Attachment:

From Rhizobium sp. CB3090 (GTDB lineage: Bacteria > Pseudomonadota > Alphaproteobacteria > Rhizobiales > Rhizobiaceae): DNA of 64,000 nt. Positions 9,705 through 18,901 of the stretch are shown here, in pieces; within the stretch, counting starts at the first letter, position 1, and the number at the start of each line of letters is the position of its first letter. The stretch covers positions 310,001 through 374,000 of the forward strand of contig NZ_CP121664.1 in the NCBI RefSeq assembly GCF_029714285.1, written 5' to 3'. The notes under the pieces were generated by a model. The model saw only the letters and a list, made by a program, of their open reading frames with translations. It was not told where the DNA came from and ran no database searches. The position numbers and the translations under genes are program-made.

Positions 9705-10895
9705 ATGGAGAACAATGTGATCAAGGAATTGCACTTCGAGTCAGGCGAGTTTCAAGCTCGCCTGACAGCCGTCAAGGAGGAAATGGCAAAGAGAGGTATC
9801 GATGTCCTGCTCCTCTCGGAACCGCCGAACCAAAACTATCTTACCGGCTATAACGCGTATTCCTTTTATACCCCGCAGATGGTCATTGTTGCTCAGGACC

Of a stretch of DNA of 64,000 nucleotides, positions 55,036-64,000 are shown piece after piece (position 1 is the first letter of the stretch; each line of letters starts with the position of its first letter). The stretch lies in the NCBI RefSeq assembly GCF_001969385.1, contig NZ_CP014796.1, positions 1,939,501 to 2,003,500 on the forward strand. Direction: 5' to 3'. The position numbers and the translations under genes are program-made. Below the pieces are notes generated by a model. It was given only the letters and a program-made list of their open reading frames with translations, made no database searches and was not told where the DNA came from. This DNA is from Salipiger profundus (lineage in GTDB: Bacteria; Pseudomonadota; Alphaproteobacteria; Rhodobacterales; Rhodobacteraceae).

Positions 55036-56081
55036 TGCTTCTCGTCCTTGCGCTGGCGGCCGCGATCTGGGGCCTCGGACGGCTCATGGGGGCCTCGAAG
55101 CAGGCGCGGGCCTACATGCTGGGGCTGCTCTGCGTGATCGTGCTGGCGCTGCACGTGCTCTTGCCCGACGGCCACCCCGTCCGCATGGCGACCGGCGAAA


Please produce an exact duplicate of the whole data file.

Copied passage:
From Rhizobium sp. CB3090 (GTDB lineage: Bacteria > Pseudomonadota > Alphaproteobacteria > Rhizobiales > Rhizobiaceae): DNA of 64,000 nt. Positions 9,705 through 18,901 of the stretch are shown here, in pieces; within the stretch, counting starts at the first letter, position 1, and the number at the start of each line of letters is the position of its first letter. The stretch covers positions 310,001 through 374,000 of the forward strand of contig NZ_CP121664.1 in the NCBI RefSeq assembly GCF_029714285.1, written 5' to 3'. The notes under the pieces were generated by a model. The model saw only the letters and a list, made by a program, of their open reading frames with translations. It was not told where the DNA came from and ran no database searches. The position numbers and the translations under genes are program-made.

Positions 9705-10895
9705 ATGGAGAACAATGTGATCAAGGAATTGCACTTCGAGTCAGGCGAGTTTCAAGCTCGCCTGACAGCCGTCAAGGAGGAAATGGCAAAGAGAGGTATC
9801 GATGTCCTGCTCCTCTCGGAACCGCCGAACCAAAACTATCTTACCGGCTATAACGCGTATTCCTTTTATACCCCGCAGATGGTCATTGTTGCTCAGGACC

Of a stretch of DNA of 64,000 nucleotides, positions 55,036-64,000 are shown piece after piece (position 1 is the first letter of the stretch; each line of letters starts with the position of its first letter). The stretch lies in the NCBI RefSeq assembly GCF_001969385.1, contig NZ_CP014796.1, positions 1,939,501 to 2,003,500 on the forward strand. Direction: 5' to 3'. The position numbers and the translations under genes are program-made. Below the pieces are notes generated by a model. It was given only the letters and a program-made list of their open reading frames with translations, made no database searches and was not told where the DNA came from. This DNA is from Salipiger profundus (lineage in GTDB: Bacteria; Pseudomonadota; Alphaproteobacteria; Rhodobacterales; Rhodobacteraceae).

Positions 55036-56081
55036 TGCTTCTCGTCCTTGCGCTGGCGGCCGCGATCTGGGGCCTCGGACGGCTCATGGGGGCCTCGAAG
55101 CAGGCGCGGGCCTACATGCTGGGGCTGCTCTGCGTGATCGTGCTGGCGCTGCACGTGCTCTTGCCCGACGGCCACCCCGTCCGCATGGCGACCGGCGAAA